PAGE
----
Most B2B sales teams have spent the past few years running some kind of “customer experience improvement” initiative. And for good reason, as it’s clear that those reps and sales teams that make it easier for customers to buy products outsell their competitors, according to CEB data.
But, as likely as it is that any big B2B firm will have a customer-centric project underway, it’s just as likely that the firm will not have any kind of initiative to improve sales reps’ experience, and everything they need to do to make those sales, and recent research is starting to show that this is a big mistake.
There is arguably no function more important or more relevant to creating that crucial connection to customers than a company’s own sales team. Given sellers interact with customers every day, it stands to reason that the quality of the experiences created for reps will affect the quality of the experience they in turn create for customers.
Why the Seller Experience is So Important
Analysis of data from over 2,000 sellers shows it is critical that teams start thinking more carefully and deliberately about the “seller experience” – how sellers experience their jobs through the interactions they have with the rest of the sales organization.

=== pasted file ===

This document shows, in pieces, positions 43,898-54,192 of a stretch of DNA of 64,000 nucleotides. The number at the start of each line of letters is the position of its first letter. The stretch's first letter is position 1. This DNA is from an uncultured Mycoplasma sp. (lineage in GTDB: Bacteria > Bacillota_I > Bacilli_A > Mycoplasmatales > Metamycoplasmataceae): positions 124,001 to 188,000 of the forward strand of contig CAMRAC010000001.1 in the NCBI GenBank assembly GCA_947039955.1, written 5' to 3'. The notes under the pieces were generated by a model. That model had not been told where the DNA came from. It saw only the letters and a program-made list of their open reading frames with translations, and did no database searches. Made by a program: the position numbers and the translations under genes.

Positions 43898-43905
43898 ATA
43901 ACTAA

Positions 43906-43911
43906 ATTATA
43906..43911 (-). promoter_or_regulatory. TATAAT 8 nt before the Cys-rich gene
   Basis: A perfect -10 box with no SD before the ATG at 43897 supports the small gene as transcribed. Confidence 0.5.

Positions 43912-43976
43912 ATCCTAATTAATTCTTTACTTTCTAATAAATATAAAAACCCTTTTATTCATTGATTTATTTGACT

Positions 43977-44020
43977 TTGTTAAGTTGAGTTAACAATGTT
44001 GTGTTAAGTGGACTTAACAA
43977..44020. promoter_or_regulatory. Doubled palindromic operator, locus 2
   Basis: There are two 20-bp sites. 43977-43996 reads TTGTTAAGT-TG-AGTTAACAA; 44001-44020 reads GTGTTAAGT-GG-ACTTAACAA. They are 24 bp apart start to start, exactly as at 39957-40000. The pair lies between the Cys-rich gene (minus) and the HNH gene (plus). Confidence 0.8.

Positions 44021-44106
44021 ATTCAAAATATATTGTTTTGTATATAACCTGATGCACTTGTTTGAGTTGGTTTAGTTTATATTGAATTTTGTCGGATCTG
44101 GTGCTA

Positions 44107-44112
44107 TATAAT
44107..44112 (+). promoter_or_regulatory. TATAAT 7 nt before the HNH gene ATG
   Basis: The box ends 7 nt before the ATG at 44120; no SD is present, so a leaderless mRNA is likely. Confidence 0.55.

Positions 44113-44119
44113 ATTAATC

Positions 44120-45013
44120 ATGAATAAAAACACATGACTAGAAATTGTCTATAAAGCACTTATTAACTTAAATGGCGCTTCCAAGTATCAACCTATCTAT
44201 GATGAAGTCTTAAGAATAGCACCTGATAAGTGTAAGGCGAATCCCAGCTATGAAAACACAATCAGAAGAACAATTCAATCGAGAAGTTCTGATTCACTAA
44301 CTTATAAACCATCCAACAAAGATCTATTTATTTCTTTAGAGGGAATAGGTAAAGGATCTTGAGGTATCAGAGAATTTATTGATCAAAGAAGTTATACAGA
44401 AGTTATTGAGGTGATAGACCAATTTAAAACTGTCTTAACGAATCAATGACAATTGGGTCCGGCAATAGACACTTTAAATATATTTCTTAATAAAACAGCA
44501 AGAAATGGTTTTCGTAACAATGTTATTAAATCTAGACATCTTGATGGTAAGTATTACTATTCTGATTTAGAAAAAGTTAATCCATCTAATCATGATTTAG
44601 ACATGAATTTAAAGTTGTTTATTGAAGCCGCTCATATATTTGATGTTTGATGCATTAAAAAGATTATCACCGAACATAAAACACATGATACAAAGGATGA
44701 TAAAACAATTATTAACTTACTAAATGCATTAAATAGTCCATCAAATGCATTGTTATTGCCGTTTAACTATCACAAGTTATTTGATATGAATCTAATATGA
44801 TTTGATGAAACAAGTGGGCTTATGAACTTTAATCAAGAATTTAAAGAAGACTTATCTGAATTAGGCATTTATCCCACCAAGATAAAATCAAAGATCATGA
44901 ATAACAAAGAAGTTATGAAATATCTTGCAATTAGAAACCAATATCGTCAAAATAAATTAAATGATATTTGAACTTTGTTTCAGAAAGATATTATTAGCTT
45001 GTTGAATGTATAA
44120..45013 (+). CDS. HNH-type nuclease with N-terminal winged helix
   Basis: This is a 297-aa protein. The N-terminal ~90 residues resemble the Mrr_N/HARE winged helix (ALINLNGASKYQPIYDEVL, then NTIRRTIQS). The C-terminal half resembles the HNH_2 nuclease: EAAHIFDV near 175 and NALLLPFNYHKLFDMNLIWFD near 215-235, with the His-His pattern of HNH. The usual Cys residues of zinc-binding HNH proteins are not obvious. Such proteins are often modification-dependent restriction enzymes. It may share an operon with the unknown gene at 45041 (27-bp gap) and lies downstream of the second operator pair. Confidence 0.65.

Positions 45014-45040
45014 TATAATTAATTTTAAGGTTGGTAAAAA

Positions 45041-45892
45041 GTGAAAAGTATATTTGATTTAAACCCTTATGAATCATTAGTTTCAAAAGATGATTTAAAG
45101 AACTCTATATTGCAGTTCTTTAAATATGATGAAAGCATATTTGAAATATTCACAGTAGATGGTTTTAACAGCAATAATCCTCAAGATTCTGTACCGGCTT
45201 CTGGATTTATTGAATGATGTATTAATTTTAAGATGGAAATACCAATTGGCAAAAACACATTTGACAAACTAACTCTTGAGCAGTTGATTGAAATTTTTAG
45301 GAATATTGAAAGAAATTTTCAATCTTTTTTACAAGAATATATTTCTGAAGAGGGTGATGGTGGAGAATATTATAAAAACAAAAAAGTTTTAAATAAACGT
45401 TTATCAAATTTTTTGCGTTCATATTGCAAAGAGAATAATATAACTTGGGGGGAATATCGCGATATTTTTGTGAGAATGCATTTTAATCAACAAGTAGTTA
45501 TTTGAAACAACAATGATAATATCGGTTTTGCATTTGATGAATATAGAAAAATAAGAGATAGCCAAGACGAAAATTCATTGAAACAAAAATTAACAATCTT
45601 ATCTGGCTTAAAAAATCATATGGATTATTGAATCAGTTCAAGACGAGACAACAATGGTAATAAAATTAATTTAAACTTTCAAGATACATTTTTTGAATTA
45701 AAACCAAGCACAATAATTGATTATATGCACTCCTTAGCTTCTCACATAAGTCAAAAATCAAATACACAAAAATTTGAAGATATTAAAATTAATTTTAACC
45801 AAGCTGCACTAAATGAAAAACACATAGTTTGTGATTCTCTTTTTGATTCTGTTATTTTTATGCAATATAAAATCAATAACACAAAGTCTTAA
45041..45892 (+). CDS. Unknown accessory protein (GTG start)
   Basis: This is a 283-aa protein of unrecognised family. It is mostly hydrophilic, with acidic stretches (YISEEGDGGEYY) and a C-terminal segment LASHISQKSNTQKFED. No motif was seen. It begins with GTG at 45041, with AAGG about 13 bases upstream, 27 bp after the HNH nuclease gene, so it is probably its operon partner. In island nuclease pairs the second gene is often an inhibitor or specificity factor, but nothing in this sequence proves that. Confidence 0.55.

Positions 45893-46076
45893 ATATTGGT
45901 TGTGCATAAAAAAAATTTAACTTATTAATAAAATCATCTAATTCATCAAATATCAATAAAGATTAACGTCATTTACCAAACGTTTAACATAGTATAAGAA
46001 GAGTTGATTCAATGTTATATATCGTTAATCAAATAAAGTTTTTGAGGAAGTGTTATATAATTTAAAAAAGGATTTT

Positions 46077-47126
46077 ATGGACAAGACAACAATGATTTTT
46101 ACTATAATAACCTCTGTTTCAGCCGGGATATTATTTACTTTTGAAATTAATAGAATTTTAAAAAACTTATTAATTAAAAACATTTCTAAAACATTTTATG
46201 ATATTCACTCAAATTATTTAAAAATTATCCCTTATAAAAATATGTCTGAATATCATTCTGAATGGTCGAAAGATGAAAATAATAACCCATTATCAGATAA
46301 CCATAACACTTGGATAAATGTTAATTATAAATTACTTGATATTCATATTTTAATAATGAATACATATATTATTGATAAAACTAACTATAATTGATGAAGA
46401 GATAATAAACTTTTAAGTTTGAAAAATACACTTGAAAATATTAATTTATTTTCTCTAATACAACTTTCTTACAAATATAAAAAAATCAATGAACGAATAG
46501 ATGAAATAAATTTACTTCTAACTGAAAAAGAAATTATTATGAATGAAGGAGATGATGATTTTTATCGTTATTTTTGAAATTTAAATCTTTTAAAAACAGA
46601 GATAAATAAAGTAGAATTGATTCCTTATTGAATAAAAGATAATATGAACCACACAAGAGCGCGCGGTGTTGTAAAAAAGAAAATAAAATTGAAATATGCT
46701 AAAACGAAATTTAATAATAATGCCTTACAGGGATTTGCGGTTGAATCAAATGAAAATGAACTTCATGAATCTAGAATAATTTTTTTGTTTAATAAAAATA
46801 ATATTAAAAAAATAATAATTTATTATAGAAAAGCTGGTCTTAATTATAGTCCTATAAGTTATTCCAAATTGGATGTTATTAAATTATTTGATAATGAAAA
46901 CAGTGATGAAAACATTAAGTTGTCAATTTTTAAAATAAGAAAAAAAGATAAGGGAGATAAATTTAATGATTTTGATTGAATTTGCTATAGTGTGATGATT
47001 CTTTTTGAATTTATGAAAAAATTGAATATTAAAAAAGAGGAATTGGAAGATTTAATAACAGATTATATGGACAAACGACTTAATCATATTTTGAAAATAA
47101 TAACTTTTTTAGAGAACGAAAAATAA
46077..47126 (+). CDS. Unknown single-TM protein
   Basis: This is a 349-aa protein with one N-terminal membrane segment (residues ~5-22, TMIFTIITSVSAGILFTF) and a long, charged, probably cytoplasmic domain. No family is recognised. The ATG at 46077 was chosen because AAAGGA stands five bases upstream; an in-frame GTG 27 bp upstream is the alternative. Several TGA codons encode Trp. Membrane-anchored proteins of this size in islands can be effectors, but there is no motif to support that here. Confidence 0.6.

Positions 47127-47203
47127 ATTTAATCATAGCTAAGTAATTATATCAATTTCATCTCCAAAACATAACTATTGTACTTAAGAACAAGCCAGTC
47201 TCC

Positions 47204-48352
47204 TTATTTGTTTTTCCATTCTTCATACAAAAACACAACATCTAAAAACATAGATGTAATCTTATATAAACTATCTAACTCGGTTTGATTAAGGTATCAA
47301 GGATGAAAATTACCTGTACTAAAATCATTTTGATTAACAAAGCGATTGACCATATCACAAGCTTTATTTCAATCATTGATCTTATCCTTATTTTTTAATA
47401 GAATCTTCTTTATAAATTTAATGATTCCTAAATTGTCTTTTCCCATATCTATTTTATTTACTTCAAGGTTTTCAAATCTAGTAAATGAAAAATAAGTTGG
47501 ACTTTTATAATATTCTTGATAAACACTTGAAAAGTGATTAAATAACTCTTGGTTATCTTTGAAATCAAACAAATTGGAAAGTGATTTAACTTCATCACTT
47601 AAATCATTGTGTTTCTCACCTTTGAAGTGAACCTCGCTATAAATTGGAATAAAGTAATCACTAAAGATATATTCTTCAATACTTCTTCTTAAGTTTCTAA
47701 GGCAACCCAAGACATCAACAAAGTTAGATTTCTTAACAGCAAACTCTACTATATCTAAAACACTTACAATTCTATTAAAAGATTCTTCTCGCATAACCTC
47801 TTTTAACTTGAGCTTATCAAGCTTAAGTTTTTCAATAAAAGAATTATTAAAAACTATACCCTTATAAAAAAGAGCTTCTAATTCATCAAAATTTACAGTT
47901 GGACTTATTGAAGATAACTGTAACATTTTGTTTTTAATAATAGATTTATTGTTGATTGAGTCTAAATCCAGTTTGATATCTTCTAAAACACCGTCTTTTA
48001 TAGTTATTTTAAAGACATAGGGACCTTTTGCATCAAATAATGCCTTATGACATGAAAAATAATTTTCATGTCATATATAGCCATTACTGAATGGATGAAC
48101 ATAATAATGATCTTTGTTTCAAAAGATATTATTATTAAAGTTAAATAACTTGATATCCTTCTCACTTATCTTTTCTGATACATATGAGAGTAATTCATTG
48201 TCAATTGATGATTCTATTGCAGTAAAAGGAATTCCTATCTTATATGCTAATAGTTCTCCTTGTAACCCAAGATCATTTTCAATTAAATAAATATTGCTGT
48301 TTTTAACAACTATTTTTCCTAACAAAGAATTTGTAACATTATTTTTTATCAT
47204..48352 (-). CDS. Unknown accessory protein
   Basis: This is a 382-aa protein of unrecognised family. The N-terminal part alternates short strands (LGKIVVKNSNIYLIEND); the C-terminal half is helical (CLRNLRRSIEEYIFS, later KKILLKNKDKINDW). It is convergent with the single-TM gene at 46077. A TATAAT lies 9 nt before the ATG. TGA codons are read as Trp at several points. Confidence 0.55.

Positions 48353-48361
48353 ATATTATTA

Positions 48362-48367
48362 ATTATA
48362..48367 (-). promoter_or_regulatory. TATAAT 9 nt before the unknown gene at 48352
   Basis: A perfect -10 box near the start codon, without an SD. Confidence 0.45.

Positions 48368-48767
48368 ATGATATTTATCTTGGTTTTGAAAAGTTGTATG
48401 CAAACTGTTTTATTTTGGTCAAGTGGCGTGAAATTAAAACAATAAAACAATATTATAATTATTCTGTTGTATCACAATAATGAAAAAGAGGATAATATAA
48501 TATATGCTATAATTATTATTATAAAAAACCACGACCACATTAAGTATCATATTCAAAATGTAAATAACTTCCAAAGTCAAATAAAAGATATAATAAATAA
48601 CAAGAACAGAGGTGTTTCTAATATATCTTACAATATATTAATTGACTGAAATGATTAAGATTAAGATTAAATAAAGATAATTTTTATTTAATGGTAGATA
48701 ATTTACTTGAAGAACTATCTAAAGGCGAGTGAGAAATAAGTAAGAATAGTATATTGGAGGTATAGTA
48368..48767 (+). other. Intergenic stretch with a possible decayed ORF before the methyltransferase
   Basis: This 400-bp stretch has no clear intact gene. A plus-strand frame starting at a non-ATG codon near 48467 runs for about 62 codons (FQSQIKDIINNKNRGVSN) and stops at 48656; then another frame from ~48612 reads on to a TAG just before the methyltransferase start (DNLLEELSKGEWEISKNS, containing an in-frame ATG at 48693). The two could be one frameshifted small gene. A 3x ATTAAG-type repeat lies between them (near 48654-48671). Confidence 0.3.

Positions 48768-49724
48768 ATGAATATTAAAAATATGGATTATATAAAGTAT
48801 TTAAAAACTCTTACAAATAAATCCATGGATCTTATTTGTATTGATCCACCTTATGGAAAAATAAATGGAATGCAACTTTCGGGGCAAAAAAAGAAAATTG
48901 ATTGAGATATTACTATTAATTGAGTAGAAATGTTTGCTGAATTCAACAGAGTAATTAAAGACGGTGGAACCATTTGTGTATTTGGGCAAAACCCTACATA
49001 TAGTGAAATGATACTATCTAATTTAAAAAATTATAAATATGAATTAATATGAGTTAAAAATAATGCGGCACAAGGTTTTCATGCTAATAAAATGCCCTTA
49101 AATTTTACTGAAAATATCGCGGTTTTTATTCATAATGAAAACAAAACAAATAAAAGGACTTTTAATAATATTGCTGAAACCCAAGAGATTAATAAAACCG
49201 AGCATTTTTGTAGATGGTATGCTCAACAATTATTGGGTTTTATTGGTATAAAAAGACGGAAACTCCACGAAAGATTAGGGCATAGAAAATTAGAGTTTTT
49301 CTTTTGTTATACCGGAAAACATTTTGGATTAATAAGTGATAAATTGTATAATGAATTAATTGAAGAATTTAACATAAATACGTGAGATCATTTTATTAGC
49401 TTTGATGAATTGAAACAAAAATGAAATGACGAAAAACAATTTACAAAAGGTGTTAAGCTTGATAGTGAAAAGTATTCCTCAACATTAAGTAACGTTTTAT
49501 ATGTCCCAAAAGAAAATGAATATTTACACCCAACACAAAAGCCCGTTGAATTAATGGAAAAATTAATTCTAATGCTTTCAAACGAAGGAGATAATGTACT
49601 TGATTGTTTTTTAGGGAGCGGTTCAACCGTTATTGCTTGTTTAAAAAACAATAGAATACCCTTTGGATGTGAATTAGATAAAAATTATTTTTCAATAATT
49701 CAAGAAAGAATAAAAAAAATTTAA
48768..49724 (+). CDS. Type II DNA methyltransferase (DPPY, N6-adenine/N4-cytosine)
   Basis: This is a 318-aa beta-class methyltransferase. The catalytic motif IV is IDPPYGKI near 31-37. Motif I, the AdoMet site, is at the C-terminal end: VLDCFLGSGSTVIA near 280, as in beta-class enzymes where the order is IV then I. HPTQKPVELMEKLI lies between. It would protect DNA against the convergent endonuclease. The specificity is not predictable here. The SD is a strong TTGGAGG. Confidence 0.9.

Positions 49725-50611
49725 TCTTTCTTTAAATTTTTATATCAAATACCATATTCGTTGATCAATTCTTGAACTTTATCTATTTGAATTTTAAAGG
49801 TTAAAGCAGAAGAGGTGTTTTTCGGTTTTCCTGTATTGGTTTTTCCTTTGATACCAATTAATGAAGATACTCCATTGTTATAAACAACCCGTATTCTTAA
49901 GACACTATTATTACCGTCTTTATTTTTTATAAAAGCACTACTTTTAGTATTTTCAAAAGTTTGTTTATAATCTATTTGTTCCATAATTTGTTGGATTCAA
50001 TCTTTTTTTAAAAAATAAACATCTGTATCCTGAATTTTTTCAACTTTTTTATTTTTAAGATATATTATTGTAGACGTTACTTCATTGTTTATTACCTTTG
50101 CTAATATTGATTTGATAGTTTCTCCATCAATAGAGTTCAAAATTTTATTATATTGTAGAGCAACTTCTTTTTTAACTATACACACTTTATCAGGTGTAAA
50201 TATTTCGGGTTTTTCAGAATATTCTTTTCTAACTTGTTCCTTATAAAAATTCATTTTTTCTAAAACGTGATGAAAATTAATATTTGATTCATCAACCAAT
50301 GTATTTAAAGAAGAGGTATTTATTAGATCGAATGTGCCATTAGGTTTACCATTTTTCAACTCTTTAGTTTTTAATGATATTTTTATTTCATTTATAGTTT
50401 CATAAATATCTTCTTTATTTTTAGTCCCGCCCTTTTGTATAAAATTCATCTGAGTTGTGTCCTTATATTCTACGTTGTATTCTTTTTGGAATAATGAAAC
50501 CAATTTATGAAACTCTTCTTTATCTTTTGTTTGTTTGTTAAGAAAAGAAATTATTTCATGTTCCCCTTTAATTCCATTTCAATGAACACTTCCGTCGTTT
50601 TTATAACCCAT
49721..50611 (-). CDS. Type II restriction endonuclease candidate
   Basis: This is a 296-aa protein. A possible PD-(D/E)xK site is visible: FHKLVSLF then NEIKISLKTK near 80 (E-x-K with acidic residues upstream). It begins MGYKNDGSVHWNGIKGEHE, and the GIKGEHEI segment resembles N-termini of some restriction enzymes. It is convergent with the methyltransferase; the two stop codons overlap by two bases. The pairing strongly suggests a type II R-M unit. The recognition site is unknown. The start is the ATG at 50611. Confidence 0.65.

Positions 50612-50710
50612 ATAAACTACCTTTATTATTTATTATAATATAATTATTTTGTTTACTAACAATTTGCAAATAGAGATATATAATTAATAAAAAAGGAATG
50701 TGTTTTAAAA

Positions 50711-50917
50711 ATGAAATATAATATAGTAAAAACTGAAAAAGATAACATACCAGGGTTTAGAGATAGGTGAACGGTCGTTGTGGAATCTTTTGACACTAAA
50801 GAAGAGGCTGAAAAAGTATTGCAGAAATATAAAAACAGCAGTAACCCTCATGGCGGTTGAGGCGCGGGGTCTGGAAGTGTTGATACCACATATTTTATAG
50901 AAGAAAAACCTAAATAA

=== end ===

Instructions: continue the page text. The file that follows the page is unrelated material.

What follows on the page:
The analysis also shows that a negative seller experience directly translates to financial losses for a company. High levels of perceived seller burden are demonstrably destructive to sales productivity. Specifically, sellers working in high burden organizations have a 12% lower conversion rate than sellers who don’t (see chart 1).
Chart 1: Impact of organizational seller burden on conversion rates Indexed; n=30 organizations Source: CEB 2015 Sales Complexity Assessment
Start by Removing Complex Processes
Worse yet, 62% of perceived seller burden can be attributed to overly complex internal processes and procedures that reps are asked to follow. This means that the majority of sellers attribute their job frustrations and feelings of burden to their own sales organization. In fact, in a survey of over 2,000 reps across a range of industries and regions, they report that a full 20% of stalled and lost deals are the result of internal complexity.
Any senior managers should be asking themselves how would sellers in their team characterize the seller experience right now, and what they should ask their sellers to get a better understanding of their firm’s seller experience.